Never Again, Yet Again: Listening to the Voices of Genocide

Dr. Stephen D. Smith is Executive Director of the USC Shoah Foundation Institute for Visual History and Education. Stephen founded the UK Holocaust Centre in Nottinghamshire, England and cofounded the Aegis Trust for the prevention of crimes against humanity and genocide. He was also the inaugural Chairman of the Holocaust Memorial Day Trust, which runs the National Holocaust Memorial Day in the United Kingdom. In 2009, Holocaust Memorial Day included over five hundred public memorial events. His Athenaeum lecture is sponsored by the Center for Human Rights Leadership at CMC.

Stephen is involved in memorial projects around the world. He was the project director responsible for the creation of the Kigali Memorial Centre in Rwanda and provided consultation for the Cape Town Holocaust Centre, where he still serves as a trustee.

Smith is a theologian by training with a particular interest in the impact of the Holocaust on religious and philosophical thought and practice. He wrote his dissertation on the “Trajectory of Memory,” examining how Holocaust survivor narrative — and in particular, visual history — has developed over time and shapes the way in which the implications of the Holocaust are understood.

Stephen is an international speaker, lecturing widely on issues relating to the history and collective response to the Holocaust, genocide, and crimes against humanity. His publications include Making Memory: Creating Britain’s First Holocaust Centre (2002); Forgotten Places: The Holocaust and the Remnants of Destruction (2001); and The Holocaust and the Christian World (2000). He has taught extensively in Lithuania and has been a member of the International Task Force for Cooperation on Holocaust Education, Remembrance and Research since its inception in 1998.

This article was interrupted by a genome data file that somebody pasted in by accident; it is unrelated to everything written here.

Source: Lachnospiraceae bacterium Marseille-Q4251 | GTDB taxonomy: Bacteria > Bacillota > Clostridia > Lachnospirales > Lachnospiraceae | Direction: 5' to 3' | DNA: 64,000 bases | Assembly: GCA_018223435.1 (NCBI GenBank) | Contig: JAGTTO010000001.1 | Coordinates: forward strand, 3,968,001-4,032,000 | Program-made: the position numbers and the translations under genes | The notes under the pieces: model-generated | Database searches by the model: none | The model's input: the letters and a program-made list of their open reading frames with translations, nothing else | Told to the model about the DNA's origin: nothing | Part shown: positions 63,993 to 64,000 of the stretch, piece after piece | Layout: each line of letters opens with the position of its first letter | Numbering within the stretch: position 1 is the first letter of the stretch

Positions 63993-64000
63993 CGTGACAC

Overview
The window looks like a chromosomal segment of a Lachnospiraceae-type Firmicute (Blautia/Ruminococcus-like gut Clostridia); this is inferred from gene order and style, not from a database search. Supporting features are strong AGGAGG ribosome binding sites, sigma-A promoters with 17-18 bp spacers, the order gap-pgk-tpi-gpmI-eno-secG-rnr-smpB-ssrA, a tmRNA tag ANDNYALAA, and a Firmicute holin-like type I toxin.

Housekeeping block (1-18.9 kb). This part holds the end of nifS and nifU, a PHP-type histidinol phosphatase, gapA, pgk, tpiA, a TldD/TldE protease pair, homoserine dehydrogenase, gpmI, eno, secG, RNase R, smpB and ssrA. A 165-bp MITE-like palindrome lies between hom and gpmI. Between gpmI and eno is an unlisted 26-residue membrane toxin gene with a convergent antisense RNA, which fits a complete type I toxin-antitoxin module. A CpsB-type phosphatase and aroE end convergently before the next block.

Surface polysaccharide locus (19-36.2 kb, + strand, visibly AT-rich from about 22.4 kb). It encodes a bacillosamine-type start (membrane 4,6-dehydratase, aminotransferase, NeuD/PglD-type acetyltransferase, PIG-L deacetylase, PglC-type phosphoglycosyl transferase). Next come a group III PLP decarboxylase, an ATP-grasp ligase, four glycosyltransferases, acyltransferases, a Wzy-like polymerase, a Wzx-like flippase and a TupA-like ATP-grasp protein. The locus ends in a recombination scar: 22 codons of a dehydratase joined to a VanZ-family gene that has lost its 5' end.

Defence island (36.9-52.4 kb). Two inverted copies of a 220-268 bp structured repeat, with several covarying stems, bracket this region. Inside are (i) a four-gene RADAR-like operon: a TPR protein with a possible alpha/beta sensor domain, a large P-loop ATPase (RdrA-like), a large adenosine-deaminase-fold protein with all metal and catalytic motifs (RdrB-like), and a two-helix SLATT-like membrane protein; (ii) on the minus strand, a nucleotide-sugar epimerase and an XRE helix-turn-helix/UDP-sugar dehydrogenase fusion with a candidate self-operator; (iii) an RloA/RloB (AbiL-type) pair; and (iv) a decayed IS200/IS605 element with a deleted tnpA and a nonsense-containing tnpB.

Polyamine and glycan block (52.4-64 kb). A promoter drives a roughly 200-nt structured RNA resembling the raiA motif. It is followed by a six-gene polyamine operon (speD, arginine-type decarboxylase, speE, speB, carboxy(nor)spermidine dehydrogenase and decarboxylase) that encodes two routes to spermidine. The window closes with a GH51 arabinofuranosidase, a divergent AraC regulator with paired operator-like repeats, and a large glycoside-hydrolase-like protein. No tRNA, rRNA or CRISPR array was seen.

In recognition of his work, Stephen has become a Member of the Order of the British Empire and received the Interfaith Gold Medallion, the Andrew Cross Award for religious broadcasting, and Honorary Doctorate of Law from Leicester University.

Stephen Smith is committed to making the testimony of survivors of the Holocaust and of other crimes against humanity a compell

Reading Reservations: Writing (and Living) Rez Life

Celebrated novelist David Treuer has gained a reputation for writing that expands the horizons of Native American literature and life. From op-eds in The New York Times to travel pieces at Slate.com, from book reviews for the Washington Post to his own fiction and essays, Treuer has, for the last 20 years, asked readers to forget what they think they know about Indians and Indian lives, and to see things differently. Now in Rez Life, his first full-length work of nonfiction, Treuer brings a novelist’s storytelling skill and an eye for detail to a complex and subtle examination of Native American reservation life, past and present.